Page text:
Minnie Driver has become the first celebrity to quit as an Oxfam ambassador following allegations senior staff working in crisis zones paid for sex with vulnerable locals.
The Good Will Hunting star resigned after 20 years with the charity, saying she was “horrified” by the scandal.
In a statement published in an article in the Telegraph then tweeted from her account, she said: “I am nothing short of horrified by the allegations against Oxfam International.
“In no uncertain terms do I plan to continue my support of this organization or its leaders.
“And though it is unfortunate that after 20 years I am no longer able to advocate and defend through this specific framework, social and economic injustice is more globally prevalent than ever.
“I certainly will not let the abhorrent mistakes of a troubling organization stop me or anyone else from working with good people in this space to support a population of human beings around the world that needs our help.”
The 48-year-old later tweeted: “All I can tell you about this awful revelation about Oxfam is that I am devastated. Devastated for the women who were used by people sent there to help them, devastated by the response of an organization that I have been raising awareness for since I was 9 years old #oxfamscandal”
During her time as an Oxfam ambassador, Driver travelled to countries including Cambodia and Thailand to highlight the charity’s work and has also performed at a fundraising concert.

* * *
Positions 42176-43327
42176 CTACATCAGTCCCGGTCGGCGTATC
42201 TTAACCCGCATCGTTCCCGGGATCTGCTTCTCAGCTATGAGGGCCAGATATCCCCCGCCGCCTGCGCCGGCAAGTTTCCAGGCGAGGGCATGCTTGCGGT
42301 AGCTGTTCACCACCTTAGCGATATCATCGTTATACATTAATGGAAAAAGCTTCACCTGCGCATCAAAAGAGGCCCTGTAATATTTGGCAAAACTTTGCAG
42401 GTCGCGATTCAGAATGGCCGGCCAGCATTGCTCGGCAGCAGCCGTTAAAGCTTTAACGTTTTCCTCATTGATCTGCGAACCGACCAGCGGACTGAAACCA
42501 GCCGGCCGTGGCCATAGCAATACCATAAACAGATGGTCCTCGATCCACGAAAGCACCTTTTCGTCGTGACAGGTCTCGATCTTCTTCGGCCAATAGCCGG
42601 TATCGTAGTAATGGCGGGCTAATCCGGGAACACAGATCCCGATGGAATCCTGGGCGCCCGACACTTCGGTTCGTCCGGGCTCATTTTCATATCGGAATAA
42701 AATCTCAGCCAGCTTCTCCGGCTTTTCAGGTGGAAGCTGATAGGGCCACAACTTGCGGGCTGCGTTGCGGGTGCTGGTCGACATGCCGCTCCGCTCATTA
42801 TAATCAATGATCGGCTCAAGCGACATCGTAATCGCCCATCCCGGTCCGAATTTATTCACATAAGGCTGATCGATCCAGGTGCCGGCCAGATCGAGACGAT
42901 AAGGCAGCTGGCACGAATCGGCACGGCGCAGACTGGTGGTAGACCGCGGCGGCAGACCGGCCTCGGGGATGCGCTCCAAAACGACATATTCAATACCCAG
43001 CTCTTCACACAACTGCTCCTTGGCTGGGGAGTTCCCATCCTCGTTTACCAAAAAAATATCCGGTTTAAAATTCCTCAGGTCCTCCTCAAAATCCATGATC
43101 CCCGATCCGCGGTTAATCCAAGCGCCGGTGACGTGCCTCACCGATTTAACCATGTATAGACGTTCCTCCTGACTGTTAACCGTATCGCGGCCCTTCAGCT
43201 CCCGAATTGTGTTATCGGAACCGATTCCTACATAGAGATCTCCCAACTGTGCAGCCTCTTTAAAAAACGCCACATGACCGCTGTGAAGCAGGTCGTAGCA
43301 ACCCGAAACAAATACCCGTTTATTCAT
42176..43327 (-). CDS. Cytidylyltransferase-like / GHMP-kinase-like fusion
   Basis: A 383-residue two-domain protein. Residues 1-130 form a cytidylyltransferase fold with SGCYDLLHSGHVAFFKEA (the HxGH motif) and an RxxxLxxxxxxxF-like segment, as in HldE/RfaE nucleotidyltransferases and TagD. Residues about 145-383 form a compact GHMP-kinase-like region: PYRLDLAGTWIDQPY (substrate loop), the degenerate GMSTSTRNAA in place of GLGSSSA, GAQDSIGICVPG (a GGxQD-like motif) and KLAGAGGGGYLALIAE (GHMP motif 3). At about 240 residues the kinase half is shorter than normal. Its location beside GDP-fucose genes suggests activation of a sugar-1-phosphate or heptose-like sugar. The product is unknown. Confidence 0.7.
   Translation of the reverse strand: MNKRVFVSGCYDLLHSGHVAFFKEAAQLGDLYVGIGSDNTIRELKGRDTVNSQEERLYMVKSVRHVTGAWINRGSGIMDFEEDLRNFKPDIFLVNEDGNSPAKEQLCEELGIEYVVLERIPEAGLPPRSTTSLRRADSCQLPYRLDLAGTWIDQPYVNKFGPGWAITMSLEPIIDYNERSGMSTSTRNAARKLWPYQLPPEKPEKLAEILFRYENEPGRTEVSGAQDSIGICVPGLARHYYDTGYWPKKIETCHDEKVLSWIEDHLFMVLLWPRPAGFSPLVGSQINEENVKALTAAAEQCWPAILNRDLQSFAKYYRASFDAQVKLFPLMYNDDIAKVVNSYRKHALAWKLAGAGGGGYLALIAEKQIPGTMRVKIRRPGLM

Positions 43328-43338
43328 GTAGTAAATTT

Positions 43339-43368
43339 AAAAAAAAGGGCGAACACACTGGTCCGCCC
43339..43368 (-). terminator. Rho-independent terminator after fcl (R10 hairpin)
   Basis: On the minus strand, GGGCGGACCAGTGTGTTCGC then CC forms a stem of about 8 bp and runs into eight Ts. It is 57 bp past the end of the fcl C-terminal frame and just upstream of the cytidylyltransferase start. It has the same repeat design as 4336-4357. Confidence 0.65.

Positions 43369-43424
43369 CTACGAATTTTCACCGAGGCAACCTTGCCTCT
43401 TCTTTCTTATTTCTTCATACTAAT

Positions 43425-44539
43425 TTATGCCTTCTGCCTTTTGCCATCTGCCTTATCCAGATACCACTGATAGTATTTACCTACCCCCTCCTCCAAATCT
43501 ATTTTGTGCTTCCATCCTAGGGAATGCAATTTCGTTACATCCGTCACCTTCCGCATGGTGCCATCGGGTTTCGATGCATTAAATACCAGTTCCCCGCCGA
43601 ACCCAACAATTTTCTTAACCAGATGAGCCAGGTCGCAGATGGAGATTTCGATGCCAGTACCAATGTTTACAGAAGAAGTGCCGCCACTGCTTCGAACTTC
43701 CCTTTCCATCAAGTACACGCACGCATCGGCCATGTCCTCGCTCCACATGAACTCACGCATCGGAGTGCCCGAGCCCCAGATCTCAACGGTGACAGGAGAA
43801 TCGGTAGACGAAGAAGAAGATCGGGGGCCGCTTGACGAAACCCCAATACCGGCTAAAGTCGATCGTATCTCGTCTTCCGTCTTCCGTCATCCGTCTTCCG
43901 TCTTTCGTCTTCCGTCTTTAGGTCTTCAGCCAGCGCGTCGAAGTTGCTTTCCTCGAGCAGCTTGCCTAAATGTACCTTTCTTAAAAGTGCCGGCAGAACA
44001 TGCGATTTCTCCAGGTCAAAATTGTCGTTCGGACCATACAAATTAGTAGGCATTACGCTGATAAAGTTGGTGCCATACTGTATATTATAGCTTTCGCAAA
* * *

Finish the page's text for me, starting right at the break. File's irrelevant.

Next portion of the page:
The Charity Commission has now announced it has opened a statutory inquiry into Oxfam.
Oxfam has issued an “unreserved apology” to the Government, donors, supporters and the people of Haiti over its handling of incidents including the alleged use of prostitutes by workers, in the earthquake-hit country in 2011.
Four members of Oxfam staff were dismissed and three, including the country director Roland van Hauwermeiren, resigned before the end of the 2011 investigation.
According to the Times, Oxfam knew about concerns over the conduct of Mr van Hauwermeiren and another man when they worked in Chad before they were given senior roles in Haiti.
Haitian president Jovenel Moise said on Wednesday: “What happened is an extremely serious violation of human dignity.
“This case is all the more odious because the funds which financed these crimes were obtained from the British people in a spirit of altruism and solidarity towards the Haitian people.”
He added: “Let it be clear to all of Haiti’s international partners, if their personnel exploit or do wrong to our citizens when they are supposed to be ‘aiding’ them, we will not be inclined to tolerate it and we will not tolerate it.”